One of the highlights of the festival occurred when a member of the international delegation was nominated to read a short statement on behalf of all the groups invited. The unanimous decision was that Eoin Rushe would do it. For a man who had never spoken in public before, he accounted for the Irish delegation exceptionally well, considering that not only did he have to speak to a crowd in excess of 8,000 but that he had to speak in Basque also.

When the festival eventually drew to a close and new friendships had been established, the Ógra contingent departed for Bilbao, where a couple of activists who had been resident in Ireland for a period opened their home to us and showed us some of the sights. The most notable of these were the unfinished nuclear power station which the Spanish Government had to discontinue work on due to the actions of ETA in the 1980s and a visit to the largest youth house in Euskal Herria. This is a place that sets an example to all young radicals on how they can effect change in the community, as it not only provided a bar and music venue but also housed a gym, restaurant, games room and leisure facilities. It is also a home to the activists who run the building. The biggest achievement is that it was founded entirely by young Basque activists and is completely self sufficient.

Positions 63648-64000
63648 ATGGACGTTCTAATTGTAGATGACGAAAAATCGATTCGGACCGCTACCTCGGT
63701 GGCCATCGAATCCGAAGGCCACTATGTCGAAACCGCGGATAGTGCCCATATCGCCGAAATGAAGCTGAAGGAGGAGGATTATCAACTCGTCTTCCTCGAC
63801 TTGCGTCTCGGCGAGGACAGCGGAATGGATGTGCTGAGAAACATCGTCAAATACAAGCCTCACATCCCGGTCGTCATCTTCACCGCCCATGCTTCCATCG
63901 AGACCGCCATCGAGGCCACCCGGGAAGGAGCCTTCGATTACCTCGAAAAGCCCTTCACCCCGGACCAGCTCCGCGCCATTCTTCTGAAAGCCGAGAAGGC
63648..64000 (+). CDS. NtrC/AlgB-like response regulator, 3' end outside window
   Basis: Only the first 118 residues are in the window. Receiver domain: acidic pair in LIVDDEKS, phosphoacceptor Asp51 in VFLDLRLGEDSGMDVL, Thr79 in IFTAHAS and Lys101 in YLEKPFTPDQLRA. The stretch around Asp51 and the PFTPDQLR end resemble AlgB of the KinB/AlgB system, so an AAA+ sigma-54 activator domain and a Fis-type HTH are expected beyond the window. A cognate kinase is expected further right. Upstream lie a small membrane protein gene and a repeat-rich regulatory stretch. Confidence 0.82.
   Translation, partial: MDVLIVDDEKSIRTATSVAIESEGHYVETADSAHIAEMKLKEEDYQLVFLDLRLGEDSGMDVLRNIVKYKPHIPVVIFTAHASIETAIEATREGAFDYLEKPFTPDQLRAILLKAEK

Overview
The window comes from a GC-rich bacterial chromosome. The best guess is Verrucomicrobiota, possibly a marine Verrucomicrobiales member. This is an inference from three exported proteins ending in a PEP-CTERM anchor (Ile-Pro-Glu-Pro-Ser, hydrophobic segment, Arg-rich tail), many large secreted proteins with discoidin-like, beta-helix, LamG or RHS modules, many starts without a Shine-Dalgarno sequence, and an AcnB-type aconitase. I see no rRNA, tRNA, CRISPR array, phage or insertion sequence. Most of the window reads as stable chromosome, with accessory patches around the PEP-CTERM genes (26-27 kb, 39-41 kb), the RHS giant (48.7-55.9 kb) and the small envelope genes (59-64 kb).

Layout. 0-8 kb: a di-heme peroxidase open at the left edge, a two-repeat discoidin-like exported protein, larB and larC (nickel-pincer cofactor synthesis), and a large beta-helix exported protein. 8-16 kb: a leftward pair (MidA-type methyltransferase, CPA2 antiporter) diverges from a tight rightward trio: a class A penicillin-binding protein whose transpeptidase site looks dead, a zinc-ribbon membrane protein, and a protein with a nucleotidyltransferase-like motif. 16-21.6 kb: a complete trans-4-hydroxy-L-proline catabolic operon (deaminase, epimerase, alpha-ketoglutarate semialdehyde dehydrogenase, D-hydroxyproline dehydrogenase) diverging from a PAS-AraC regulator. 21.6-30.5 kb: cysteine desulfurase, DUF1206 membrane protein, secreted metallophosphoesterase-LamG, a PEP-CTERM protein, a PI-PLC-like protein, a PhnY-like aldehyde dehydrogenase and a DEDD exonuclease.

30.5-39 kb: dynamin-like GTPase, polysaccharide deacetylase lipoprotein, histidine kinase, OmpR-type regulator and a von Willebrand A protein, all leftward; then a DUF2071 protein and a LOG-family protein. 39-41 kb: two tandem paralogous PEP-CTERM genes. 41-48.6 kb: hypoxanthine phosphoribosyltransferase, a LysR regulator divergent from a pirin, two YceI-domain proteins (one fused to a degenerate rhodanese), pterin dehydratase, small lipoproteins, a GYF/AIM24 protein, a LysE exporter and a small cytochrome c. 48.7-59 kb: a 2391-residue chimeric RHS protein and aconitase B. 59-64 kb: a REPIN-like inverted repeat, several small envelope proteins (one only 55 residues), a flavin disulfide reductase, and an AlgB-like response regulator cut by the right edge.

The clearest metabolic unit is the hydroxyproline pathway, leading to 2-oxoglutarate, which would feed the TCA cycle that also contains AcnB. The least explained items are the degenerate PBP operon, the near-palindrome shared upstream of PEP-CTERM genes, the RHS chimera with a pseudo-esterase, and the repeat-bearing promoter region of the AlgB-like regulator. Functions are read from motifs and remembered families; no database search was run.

The trip was an invaluable experience for any young republican, not just because of the contacts made but for the insight into how young political activists can attract the interest of other young people in an age of apathy by simply combining youth culture with the promotion of national independence and the restoration of language and culture.

An Phoblacht
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Dublin 1